I will confine myself to the reasons why I object to this vote on broad general grounds of policy. We have been told that there are five classes of expenditure on which this million is to be spent. These are—principal naval bases, secondary naval bases, coaling stations, commercial ports, and defence works. In my humble judgment, the War Office does not seem to have a particularly clear notion as to the principles which have ruled, and must always rule, naval warfare. How they have reached this classification I cannot say. But I do say, that for a Power having the mastery of the sea, and having already spent many millions upon defence works at naval bases and maritime ports, it requires more explanation than we have yet had, why we want to spend a million more for works alone, without armaments, for our naval bases. The War Office has got to make out much more clearly and distinctly than they have done why they want this million, and on what principle they want it. There is another point; you are coming for a million to be spent at naval ports, but we are not told where these naval, ports are. I want to know whether you are following out the principle established in 1884, and strictly adhered to under the Imperial Defence Act in 1888. All these works must necessarily be either at home or abroad in our territories, or colonies and dependencies. In 1884 the principle was laid down that where we were going to arm or defend a naval port in the colonies, the works and buildings should be provided at the Colonial expense, and the armaments provided by the Imperial Government. And that principle was also applied in the Imperial Defence Act of 1888. I want to know why that principle should be departed from, if it has been departed from. If it has been departed from, then this million must be going to be spent in the United Kingdom.
* THE CHAIRMAN
The hon. and gallant Member is now clearly discussing the character of the defence works. The proper time to do that is when the million set down in the Schedule for defence works is reached.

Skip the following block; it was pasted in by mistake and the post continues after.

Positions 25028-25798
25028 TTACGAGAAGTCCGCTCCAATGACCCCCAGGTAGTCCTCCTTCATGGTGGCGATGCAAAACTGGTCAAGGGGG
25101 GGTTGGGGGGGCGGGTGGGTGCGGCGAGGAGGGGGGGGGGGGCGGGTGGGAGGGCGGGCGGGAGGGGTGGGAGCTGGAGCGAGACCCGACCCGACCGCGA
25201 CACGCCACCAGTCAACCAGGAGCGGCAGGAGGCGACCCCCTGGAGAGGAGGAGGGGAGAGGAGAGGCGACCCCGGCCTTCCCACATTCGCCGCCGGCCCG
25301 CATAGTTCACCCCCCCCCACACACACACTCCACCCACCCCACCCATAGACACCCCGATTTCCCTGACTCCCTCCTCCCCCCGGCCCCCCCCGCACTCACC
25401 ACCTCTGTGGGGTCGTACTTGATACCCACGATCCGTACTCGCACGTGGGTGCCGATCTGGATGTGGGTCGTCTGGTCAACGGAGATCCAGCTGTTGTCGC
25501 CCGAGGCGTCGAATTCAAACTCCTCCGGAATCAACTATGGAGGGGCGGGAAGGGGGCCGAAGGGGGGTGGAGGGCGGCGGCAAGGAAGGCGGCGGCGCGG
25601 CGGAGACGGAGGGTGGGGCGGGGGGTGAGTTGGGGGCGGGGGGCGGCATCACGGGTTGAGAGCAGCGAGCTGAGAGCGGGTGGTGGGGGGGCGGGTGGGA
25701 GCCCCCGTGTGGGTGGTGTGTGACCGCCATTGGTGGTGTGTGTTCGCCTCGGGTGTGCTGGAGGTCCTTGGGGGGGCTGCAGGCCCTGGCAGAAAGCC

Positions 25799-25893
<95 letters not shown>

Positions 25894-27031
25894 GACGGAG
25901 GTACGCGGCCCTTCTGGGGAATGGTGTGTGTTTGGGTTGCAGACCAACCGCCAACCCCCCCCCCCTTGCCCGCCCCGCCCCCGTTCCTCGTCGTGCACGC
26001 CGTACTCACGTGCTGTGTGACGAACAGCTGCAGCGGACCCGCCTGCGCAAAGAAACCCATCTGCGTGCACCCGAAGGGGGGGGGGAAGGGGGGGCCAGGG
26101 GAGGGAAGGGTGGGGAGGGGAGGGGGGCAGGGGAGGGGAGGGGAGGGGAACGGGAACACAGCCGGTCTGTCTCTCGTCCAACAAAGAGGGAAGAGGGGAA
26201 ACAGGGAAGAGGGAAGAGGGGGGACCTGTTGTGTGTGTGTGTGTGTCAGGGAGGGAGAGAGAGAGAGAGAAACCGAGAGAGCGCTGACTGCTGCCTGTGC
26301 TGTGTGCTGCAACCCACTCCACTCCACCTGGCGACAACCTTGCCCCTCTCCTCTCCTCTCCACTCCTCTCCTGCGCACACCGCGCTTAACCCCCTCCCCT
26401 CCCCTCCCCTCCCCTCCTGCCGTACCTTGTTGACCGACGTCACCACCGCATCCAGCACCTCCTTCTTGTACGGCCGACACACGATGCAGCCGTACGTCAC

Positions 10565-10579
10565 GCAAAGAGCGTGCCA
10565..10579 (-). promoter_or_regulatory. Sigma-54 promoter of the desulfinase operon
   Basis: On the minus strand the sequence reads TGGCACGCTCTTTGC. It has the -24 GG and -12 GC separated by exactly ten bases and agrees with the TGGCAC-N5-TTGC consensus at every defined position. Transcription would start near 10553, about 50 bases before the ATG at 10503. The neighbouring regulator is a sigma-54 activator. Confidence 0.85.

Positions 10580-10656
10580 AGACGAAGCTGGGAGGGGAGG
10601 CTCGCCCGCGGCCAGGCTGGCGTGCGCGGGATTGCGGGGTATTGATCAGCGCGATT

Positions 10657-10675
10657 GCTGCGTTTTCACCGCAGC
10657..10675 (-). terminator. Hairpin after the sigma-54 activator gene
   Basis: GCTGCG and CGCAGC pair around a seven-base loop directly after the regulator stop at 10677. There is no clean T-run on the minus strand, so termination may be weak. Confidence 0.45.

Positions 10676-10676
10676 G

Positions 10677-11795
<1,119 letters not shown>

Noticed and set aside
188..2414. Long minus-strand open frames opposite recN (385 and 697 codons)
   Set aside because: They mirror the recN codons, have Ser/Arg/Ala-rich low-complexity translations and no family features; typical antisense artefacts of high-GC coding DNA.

§ * SIR J. COLOMB
I was only discussing whether we have departed from the principle laid down in the Acts of 1884 and 1888.
* THE CHAIRMAN
The mistake which the hon. and gallant gentleman makes is that when he is asked to vote this four millions he thinks he is also asked to vote a million for defence works. But until that particular million for defence works is reached in the schedule he cannot discuss it.
§ * SIR J. COLOMB
Then I will defer my observations on that point until the million in the Schedule is reached; but as a solemn protest against the whole matter, I beg to move the reduction of the four millions in the first clause of the Bill, by one million.
In page 1, line 8, to leave out the word 'four' in order to insert the word 'three.'"—(Sir J. Colomb.)
§ Question proposed, "That the word 'four' stand part of the clause."
§ * SIR CHARLES DILKE
I am thoroughly at one with the hon. and gallant Member on this subject, and I wish to support him in getting details of the expenditure of this million which I think ought to be given, and which it would be most dangerous to refuse. But I think we should have a rather confused issue if we raised the point at this particular moment, and I will ask him not to press it now.
§ MR. BUCHANAN (Aberdeenshire, E.)
I suppose this is the proper moment for shewing that the Government might have spent their money in a better way than they propose. In the discussion in the early part of the session, we had a promise from the Financial Secretary of War, when this Bill was introduced, that there would be contained in it a sum of £100,000 for barracks in the neighbourhood of Edinburgh.
§ Amendment by leave withdrawn.
§ MR. BUCHANAN